A crude awakening? Oil shocks are one thing, but an oil shock into a global downturn is quite another.
After the initial gasps that took Brent crude briefly above $70 for the first time since May, oil prices have settled about 10% higher following the weekend attacks on Saudi production facilities that could hit some 5% of world output.
Brent was trading about $66.50 first thing as investors weighed up the likely length of the outage after drone attacks claimed by Yemen's Houthi rebels set facilities ablaze and sparked another war of words between Washington and Tehran over regional tensions.
The impact of an energy price spike can cut both ways for markets – possibly inflationary on one level, but often depressing growth if weak demand means companies can’t pass on the higher input prices to consumers.
With the predominant fear in world markets now one of a possible downturn or even recession next year and inflation still largely missing in action anyway, higher oil prices are being read mainly as an economic hit.
Stock markets fell, although not dramatically. Tokyo markets were closed for a holiday, but U.S. and European stock futures were down about 0.6% each, Shanghai stocks fell about 0.2% and Hong Kong – weighed down by another weekend of violent street protests – fell about 1%.
Seoul’s Kospi bucked the trend and gained 0.6%. MSCI’s all-country equity index was down just 0.05% first thing, with the emerging-markets component down about 0.3%.
The Saudi attack came as China reported annual industrial production output grew just 4.4% in August, its slowest growth in more than 17 years. Retail sales grew 7.5%, below forecasts. The offshore yuan weakened to 7.0625 per dollar.
On the growth/inflation trade-off, bond markets were clear on their direction. U.S. 10-year Treasury yields dipped about 4 basis points to 1.86% after the attacks, with Wednesday’s expected quarter-point interest rate cut from the Federal Reserve also playing a role.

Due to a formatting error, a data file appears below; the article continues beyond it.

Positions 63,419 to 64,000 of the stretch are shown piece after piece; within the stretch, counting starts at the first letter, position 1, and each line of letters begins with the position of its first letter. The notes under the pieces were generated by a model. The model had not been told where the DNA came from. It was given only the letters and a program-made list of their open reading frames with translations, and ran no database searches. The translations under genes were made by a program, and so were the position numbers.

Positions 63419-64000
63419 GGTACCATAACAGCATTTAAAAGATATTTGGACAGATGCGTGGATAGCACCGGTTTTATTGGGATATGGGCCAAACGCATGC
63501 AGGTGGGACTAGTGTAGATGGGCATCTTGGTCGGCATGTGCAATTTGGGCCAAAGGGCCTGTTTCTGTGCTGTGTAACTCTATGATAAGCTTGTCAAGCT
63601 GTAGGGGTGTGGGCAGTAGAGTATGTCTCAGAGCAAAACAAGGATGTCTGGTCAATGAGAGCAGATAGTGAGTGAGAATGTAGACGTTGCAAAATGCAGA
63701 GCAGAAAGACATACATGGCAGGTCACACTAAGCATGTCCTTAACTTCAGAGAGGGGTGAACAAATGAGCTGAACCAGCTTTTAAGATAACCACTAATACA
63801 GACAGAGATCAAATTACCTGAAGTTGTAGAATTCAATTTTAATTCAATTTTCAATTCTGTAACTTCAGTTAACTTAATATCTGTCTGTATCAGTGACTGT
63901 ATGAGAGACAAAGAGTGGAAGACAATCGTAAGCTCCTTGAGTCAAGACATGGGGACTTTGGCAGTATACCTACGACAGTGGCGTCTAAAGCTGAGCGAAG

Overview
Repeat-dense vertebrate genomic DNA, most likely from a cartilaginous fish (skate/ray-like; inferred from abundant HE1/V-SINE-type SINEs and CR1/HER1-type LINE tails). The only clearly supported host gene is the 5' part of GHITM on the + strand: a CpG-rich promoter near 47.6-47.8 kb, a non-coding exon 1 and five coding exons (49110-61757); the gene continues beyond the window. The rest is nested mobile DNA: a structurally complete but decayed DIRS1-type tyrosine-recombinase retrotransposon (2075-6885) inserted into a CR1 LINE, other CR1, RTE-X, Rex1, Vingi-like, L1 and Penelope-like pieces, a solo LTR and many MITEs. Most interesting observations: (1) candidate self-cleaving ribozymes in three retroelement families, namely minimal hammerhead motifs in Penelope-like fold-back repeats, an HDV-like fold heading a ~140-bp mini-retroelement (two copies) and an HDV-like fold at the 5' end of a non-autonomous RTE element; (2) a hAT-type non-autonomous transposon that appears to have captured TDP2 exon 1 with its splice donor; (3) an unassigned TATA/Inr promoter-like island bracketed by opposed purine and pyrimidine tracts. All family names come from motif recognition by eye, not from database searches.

Bund futures ticked higher early Monday. Beyond the direct economic impact of rising energy prices, the wider geopolitical implications of the attacks also caused a drift to perceived safe havens. The yen gained a bit; dollar/yen recoiled to about 107.50 before bouncing.
Gold prices nudged up. So, overall the financial fallout has been contained. Oil prices are not yet threatening new highs for year in a market reasonably well supplied with U.S. shale output, amid a lengthy conflict that could worsen but is hardly an unknown risk. Coming in a week of Fed easing and stimulus from other central banks also takes the edge off the reaction.
In European news, airlines from Lufthansa to British Airways owner IAG are expected to fall as much as 5% after the surge in prices. Airbus is expected to fall 2% after a report in Politico cited European Union officials as saying that the United States has won a dispute over subsidies to Airbus and gained the right to hit the EU with billions of euros in punitive tariffs.
H&M, the world's second-biggest fashion retailer, delivered a bigger-than-expected rise in fiscal net third-quarter sales and said summer collections had been well-received. The outlook for shares is mixed - one dealer said shares, which hit their highest since December 2017, may fall as investors book profits; another saw the stock getting a lift, although he noted that the beat was driven by favourable foreign exchange.
German lighting group Osram has advised its shareholders to accept a takeover bid from AMS and sell their shares to the Austrian sensor specialist, saying the offer was economically attractive.
— A look at the day ahead from EMEA markets editor Mike Dolan. The views expressed are his own —